Thursday, April 20, 2006

Old wine, old bottle, new stopper

The little cork stopper that plugs your favorite wine bottle is intimately associated with it. Some of us even have our favorite wine corks, or have a little cork collection graffiti on the wall, or even use them for growing orchids! Cork is a supremely versatile material that’s nice and elastic, and also almost completely impermeable, so it’s perfect for wine bottle stoppers.

Somewhere during a class I was taking, a rather interesting (and informal) discussion on pricing wines for a market came up. And the discussion here was based on wines with plastic or cork stoppers.

Sacrilege! You scream. Only cheap wines have plastic stoppers. Any real wine worth it’s price has a nice cork stopper.

And then you’ll justify it by saying “wine with a plastic stopper doesn’t taste right”.

But then, is that because the plastic stopper spoils the wine, or is it because of what we, the “market” are ready for? Could other economic lobbies be influencing this as well?

What are cork’s advantages or disadvantages? It’s very environmentally friendly to use cork (the same trees are harvested of their bark once every ten years). The cork looks rather nice on the bottle. It is elastic and waterproof, and fire resistant as well. Wine making has become used to the cork, and so the wines made account for it, and mature well with cork stoppers. But its major disadvantages are that its supply is inelastic (trees can only be harvested once every ten years), a crop failure would cause havoc for cork (and the wine industry) for the next decade, some cork (especially the cheaper ones) can cause cork taint in the wines (ruining the smell). Also, almost all the world’s cork grows in Portugal and Spain (which make decent but not spectacular wines) while the best wines are made in France, Italy, America (California and Washington), Chile, Australia and South Africa.

So clearly, there’s plenty of economic incentive to make wine bottle stoppers out of plastic or some other synthetic material. And obviously, this has been thought of by plenty of people other than me, because a good number of wines now come with a plastic stopper.

But, in the States, and Europe as well (the world’s major wine consuming regions), plastic (or other synthetic) stoppers are associated with cheap wines.

So (and this is just to see what people think), would you buy wine with a plastic stopper? What if the winemaker decides to launch a premium wine with a plastic stopper, and price it more than it’s nearest competitor, to make it sound and feel special. Would that work? How about a separate range of synthetic stoppers for premium wines, as opposed to the cheap wines? Will that work?

As for me, I still like the cork wine stoppers. There’s a nice feel good factor associated with it.


Veena said...

As much as I like cork wine stoppers, do think that synthetic stoppers are more convenient. Quite a few of the New World wines do come with these stoppers nowadays. The European wines are slowly catching on - though it will be another century before the French adopt it, I have seen a couple of good temparnillos from Spain with synthetic stoppers.

apu said...

Interestng do you choose them...I actually havent ever seen a plastic stopper. The idea seems strange to me, possiby because I havent seen one before. On occasion, when I havent found an opener, I have been guilty of pushing the cork in and pourng wine into the glass over it - Now I doubt you would want to do that with plastic, would you :)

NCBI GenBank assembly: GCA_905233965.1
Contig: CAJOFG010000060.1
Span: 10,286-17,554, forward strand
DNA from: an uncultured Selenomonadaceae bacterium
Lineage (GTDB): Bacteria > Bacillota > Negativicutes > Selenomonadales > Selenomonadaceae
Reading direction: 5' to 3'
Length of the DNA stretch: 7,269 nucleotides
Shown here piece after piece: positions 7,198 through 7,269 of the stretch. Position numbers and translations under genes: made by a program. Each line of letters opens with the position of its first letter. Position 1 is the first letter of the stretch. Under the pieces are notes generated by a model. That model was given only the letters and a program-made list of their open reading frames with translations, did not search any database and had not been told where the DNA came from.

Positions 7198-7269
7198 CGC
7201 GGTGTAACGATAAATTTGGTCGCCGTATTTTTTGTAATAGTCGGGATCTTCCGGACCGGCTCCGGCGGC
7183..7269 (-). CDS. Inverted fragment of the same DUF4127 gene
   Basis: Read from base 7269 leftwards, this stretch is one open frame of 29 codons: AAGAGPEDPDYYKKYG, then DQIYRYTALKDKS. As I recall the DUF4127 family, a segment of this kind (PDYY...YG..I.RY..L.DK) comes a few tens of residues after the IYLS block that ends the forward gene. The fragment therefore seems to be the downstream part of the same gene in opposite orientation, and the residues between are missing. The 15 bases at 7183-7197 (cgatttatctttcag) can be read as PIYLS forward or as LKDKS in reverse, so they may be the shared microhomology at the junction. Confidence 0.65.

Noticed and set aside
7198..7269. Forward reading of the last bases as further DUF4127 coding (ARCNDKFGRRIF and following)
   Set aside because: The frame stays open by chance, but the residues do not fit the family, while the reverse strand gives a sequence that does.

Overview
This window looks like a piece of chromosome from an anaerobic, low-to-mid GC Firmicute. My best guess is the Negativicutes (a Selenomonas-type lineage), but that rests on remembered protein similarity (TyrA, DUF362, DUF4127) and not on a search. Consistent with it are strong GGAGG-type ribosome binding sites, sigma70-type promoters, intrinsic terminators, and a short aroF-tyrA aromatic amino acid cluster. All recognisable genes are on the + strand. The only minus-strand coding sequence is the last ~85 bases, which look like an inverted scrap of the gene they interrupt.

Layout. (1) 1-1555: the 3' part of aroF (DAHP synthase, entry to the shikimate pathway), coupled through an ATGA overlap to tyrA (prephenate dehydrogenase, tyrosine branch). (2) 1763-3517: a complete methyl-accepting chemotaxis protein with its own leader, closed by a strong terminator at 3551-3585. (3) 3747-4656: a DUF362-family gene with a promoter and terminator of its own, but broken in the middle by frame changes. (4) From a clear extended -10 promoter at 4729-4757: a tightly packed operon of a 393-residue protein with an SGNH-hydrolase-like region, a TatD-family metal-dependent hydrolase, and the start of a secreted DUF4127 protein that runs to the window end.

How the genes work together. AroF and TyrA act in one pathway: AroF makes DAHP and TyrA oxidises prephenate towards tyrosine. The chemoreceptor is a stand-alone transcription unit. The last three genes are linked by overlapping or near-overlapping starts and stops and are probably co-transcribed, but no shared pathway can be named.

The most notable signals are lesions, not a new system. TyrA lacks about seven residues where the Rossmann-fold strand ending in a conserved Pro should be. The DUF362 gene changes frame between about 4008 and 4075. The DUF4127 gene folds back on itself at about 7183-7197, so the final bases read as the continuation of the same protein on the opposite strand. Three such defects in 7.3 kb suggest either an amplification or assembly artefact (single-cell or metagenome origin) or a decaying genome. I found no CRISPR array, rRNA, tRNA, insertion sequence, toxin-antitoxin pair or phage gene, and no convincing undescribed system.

Anonymous said...

I drink week end(not necessarily cheap)c├ępage wines with synthetic stoppers;they are convenient , you can't break them while opening.
In France a big discussion is going on on the relative merits of cork vs. synthetic stoppers.Some opine that the "gout de bouchon" , in fact, cannot be ascribed to the cork stoppers ;other factors of making the wine would also be at stake.So it may take a few decades before you find bottles of Latour or Margaux with synthetic ones.

Sunil said...

Veena....yes.....a lot of the Australian wines (which are darn good, for the price) are in synthetic stoppers. I don't mind them. But i don't see them in the "premium wines" segment (though ofcourse i don't buy them, but welcome them as gifts :-)). The French would probably die before they adopt it, but still, the "gold standard" for wines remain the premium French. The market might force them to adapt though...

Apu......actually, you don't ever want to push the cork in, but i know exactly what you mean :-))

Pardeshi.....if you find some of those French discussions in blogs/news sources, send it to me! Should be fun reading.

Michael Higgins said...

Hi Sunil
I see a lot of wines now with the plastic stoppers. I feel that is the wave of the future.

My boss believes the future is in box wines. These come in a bag and they have a spigot. They are perfect for people who don't drink much wine because once you pop the cork, the quality of the wine drops with time very rapidly.

Maybe we should but that but I really don't care for the white wine my wife always buys so I really don't care.

Sunil said...

Box wines....hmm.......there has to be some research that needs to be done for that, to make sure that the wine "ages" well inside a box.

White wine.....ugh......unless it's Spumante, of course :-)

R.Nandakumar said...

nice post on a nice subject!

Capheind said...

There is actually a company* here in california that markets premium wines both in jugs and in boxes. Both of these are of course herasies to the snobby wine gods but they taste great and cost much less. As far as plastic corks my favorite** wine uses them and I enjoy it thouroughly.


Sunil said...


Troy, that's great. i would totally buy wine in a jug. And those links are excellent..........their products need to be tried, and soon.

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